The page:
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Rory McIlroy must find top gear to win Dubai race

By Phil Casey

Rory McIlroy is revved up and aiming to go through the gears to be crowned Europe's number one.

McIlroy felt he was stuck "somewhere between third and fourth gear" after a second round of 68 in the DP World Tour Championship at Jumeirah Golf Estates in Dubai left him eight under par, four shots behind leader Andy Sullivan but crucially ahead of Race to Dubai rivals Justin Rose and Danny Willett by one and two shots respectively.

McIlroy is hoping to be crowned European number one for the third time in four years as former supermarket shelf-stacker Sullivan claimed the halfway lead.

The season finale is worth £5.2million - the first prize is £875,000 - and a £4million bonus pool will be shared between the top 15 players on the Race to Dubai.

McIlroy has a lead of just 1,613 points over Willett in the Race to Dubai, with Rose more than 600,000 points further back and needing to finish second or better to overtake his Ryder Cup team-mate.

Even a victory would not be enough for Rose if McIlroy was outright second.

"I'm treating it like a normal event because I'm just here to win and I know if I win, then everything else will take care of itself," McIlroy said.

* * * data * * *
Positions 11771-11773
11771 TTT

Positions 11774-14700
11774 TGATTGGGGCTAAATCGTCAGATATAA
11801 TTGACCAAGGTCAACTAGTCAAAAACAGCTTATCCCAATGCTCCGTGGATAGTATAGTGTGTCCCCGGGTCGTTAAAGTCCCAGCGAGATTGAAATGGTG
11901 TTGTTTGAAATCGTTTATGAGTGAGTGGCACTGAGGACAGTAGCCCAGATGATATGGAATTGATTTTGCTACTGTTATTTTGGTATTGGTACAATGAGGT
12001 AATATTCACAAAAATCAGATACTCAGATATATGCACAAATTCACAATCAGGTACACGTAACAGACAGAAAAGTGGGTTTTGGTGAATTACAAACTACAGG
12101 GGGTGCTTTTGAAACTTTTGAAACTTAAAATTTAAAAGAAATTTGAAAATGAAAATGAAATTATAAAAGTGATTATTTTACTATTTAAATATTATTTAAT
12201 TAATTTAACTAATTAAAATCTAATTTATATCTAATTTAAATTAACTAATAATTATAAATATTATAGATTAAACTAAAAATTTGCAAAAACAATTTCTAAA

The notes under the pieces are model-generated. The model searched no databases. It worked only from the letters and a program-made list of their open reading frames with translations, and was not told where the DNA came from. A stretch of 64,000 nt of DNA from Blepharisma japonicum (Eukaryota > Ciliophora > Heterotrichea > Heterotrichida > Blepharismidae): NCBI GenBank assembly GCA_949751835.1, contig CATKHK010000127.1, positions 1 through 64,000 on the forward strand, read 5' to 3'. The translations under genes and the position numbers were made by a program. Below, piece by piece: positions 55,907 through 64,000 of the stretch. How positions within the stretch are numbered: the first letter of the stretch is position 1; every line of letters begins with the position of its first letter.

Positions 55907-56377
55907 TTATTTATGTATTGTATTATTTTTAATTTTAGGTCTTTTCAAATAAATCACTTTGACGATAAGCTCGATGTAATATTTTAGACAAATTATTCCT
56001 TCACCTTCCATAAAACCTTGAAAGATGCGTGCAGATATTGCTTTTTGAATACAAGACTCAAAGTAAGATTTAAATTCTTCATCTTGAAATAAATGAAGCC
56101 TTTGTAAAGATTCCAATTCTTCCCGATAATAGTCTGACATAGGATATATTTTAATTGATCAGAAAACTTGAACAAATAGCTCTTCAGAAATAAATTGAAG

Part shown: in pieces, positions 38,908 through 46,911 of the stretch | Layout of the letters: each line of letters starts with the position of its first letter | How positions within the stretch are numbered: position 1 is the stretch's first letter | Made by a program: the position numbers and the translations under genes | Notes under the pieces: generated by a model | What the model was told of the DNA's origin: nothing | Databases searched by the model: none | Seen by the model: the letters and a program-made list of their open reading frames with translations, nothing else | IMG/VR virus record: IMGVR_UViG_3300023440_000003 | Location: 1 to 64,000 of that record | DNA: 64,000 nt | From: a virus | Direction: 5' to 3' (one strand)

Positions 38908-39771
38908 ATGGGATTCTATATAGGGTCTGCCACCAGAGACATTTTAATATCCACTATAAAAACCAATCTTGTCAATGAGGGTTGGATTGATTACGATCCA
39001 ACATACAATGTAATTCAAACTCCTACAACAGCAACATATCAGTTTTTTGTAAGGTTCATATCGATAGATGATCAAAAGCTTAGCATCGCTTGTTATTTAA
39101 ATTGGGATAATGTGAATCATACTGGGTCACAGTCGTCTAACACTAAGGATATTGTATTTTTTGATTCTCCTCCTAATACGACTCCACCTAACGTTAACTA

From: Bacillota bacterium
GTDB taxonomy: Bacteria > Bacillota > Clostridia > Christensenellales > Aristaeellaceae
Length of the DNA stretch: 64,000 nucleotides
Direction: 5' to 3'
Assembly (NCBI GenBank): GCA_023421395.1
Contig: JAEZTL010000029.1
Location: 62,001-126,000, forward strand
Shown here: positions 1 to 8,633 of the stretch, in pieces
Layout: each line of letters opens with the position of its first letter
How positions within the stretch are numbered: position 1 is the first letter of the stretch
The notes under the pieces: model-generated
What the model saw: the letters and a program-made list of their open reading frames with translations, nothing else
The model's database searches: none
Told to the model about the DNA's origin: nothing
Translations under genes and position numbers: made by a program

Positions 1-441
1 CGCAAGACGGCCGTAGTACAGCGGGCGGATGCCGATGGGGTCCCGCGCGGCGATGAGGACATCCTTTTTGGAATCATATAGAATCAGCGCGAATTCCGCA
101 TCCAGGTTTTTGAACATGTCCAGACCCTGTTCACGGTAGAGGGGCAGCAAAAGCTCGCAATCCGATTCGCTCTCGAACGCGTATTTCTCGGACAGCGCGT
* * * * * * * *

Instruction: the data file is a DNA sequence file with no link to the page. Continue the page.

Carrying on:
"I'm not quite performing at the highest levels I would like to.

"I'm hitting it well. I feel like my putting's getting better. I still missed a few chances but I scrambled well. All facets of my game are pretty much there, it's just a matter of being a little more efficient, taking advantage of the par fives a bit better.

"I just have to try and put another solid round in and give myself a chance on Sunday."

Playing alongside McIlroy, Emiliano Grillo carded eight birdies in a flawless 64, the lowest round of the week which put him just one off the pace, to maintain the form which saw him win the Tour Championship and Open in the space of a fortnight last month.

Second round leader Sullivan, from Nuneaton, is enjoying his moment in the sun after spending two years stacking shelves in Asda to fund his golf.

"If you ask them they'll probably say I was only there for about six months because I was asleep in the changing room half the time," joked Sullivan.

"I had to go in at five in the morning and finish at 10 so I could play golf, so a few times I turned up with a bit of a hangover, seeing as I had to work on Thursday, Friday, Saturday and Sunday.

"Working in Asda and having a little girl (Ruby was born in 2013) put a massive perspective on life. This is my dream and I've always wanted to do it."

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